A bit of fun with a photo I took whilst having lunch in Venice and two guys sidled in to play some jazz. My idea of heaven, food, wine, sunshine and jazz. Perhaps this was how I saw them at the end of the session.
The other day with the sun rising early I got on my bike and cycled along the old railway line towards Maghull and Liverpool. The morning was too cold to start painting – well for me it was – so I took my camera. On the low lying land the morning mist slowly burnt off revealing farms and woods in the distance. In my rush I didn’t take a spare inner tube and on the way back got a puncture so the last three miles was on foot – still it wasn’t raining and it could have been a ten mile walk if it had happened earlier, so you have to count your blessings and I got a few nice images. Here the Alt, a small river which ends up in the Mersey Estuary weaves around the flat farmland of the Lancashire Plain.
Two recent life paintings, one done yesterday. As you can see I have just purchased another can of water miscible grey undercoat. It does give a good medium/light tone to paint on and also means I can overpaint old paintings. It has a blue tinge which I must admit I am not fully exploiting on these sketches but in these sessions of just over an hour there isn’t too much thinking time, let alone anytime – but it’s always a challenge.
I like the water-miscible undercoat as you can take some along with you and use it to correct if need be or work into the painting, as in the second one, without causing solvent smells and being able to clean your brush easily.
Assembling the paintings for my landscape exhibition, which starts next week, I was including the painting below. It was an old painting I quite liked, but I wondered about the flat area in the middle and whether the images needed linking better. So I painted in a wind sculpted tree which spread across the centre touching the different areas.
Other landscapes are available for sale on my website.
Halfway through assembling my upcoming exhibition I thought that I would take a break and mess around with some acrylics. These are liquid acrylics and full bodied acrylics along with some fillers to give texture that doesn’t appear to be showing too well. Anyway a bit of colourful fun.
I felt I needed one more painting for my exhibition to complement the other mixed acrylic I did see below. So this one is the last – well for the exhibition at least.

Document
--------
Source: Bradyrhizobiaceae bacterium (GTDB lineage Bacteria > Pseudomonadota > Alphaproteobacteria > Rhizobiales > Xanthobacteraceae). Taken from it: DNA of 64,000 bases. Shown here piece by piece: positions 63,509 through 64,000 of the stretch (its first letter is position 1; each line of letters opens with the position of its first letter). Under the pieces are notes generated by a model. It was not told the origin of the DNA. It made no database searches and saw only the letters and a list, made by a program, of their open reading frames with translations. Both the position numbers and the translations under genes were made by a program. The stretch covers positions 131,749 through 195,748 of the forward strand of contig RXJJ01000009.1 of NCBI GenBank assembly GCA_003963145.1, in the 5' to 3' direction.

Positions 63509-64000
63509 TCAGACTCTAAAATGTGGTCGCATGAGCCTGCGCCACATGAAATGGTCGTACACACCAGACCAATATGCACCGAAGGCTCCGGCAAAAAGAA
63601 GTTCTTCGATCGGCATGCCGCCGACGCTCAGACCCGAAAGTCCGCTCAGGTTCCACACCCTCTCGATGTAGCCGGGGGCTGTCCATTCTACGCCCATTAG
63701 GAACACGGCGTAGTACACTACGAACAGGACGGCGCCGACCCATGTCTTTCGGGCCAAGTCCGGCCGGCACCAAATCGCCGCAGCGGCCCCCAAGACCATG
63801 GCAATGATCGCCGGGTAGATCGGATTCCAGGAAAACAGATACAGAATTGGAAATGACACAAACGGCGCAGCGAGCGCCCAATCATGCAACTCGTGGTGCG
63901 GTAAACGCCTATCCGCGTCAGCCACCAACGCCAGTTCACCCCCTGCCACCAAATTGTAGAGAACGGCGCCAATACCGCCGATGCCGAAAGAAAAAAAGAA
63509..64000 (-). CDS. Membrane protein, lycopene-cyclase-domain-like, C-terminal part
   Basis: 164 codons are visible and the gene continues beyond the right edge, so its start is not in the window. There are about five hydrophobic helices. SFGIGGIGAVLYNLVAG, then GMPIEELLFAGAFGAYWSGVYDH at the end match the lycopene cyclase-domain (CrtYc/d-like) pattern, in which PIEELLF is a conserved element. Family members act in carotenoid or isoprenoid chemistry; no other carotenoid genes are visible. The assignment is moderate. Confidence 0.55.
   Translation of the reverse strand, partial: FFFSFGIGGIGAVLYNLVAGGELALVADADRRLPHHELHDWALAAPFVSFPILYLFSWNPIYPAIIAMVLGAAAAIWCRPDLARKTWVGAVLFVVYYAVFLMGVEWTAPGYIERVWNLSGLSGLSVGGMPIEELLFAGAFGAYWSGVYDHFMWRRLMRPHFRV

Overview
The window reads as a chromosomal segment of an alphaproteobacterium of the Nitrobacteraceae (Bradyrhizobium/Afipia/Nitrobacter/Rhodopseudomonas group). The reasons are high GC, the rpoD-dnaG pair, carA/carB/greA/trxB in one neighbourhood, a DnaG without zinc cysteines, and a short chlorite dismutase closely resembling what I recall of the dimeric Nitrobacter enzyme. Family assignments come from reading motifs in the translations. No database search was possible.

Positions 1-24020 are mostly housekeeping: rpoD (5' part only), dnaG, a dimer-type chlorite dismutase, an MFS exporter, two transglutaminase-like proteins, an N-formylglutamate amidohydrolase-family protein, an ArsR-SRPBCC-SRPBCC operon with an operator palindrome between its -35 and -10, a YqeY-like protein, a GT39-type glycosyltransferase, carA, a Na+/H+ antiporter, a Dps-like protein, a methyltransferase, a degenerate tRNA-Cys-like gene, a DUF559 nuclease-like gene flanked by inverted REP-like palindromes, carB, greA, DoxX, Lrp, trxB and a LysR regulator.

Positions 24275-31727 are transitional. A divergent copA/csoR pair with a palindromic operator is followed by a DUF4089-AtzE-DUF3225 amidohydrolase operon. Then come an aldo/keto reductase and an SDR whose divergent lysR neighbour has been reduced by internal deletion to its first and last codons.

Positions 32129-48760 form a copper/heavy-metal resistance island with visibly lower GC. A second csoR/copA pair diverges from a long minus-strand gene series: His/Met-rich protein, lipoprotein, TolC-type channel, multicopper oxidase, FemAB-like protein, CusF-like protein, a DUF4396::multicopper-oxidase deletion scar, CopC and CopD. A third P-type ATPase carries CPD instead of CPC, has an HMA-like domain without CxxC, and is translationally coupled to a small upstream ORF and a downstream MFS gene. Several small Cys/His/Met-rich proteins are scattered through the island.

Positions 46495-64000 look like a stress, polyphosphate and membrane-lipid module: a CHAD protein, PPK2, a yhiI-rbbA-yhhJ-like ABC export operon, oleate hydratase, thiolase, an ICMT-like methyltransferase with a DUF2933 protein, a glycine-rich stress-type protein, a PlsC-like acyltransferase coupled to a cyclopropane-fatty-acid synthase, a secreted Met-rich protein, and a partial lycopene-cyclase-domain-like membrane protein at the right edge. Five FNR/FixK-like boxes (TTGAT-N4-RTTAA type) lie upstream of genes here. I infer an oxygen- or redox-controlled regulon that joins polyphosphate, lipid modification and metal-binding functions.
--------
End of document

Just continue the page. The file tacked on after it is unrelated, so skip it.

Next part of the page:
In fact this one above is a further adaptation of the painting I originally posted which I felt was a bit garish, ( see below) but once you got those acrylics on there’s not much you can do.
So this one got gessoed over and I did the top painting on this and then repeated it in more muted colours on another canvas.
So that’s thirty one landscape paintings for the exhibition. I’m now sorting out the frames and tweaking a few of the paintings and we should be ready to go. I’m not holding out much hope on this exhibition, but this is the first time I’ve amassed this amount of paintings for one exhibition on a single topic, so it will be a good exercise if nothing else.
The exhibition is called ‘Between the Mersey and Ribble’ and is a set of paintings based on the area. The Mersey and the Ribble are two rivers which come out on the coast around here – you may have heard of one of them. It is on at the Martin Mere Wetland Centre for a month from 19th of this month.
I was having a cull of my old sketch books the other day, trying to keep my old paintings and drawings down to a manageable size. I came across these drawings done, at various times, in sanguine crayon.
I must admit to enjoying working in this medium on toned paper, but I would end up doing loads of them to the exclusion of trying new things and experimenting. I find the slow construction of them meditative, yet forms are quickly built and I suppose I could use them for more detailed pieces if I had the mind to.
So perhaps I might have another go on larger sheets – these are all from 16×12 ins pads. Its good to have a look at what you have done in the past and at least I can easily get around that pile in the corner now.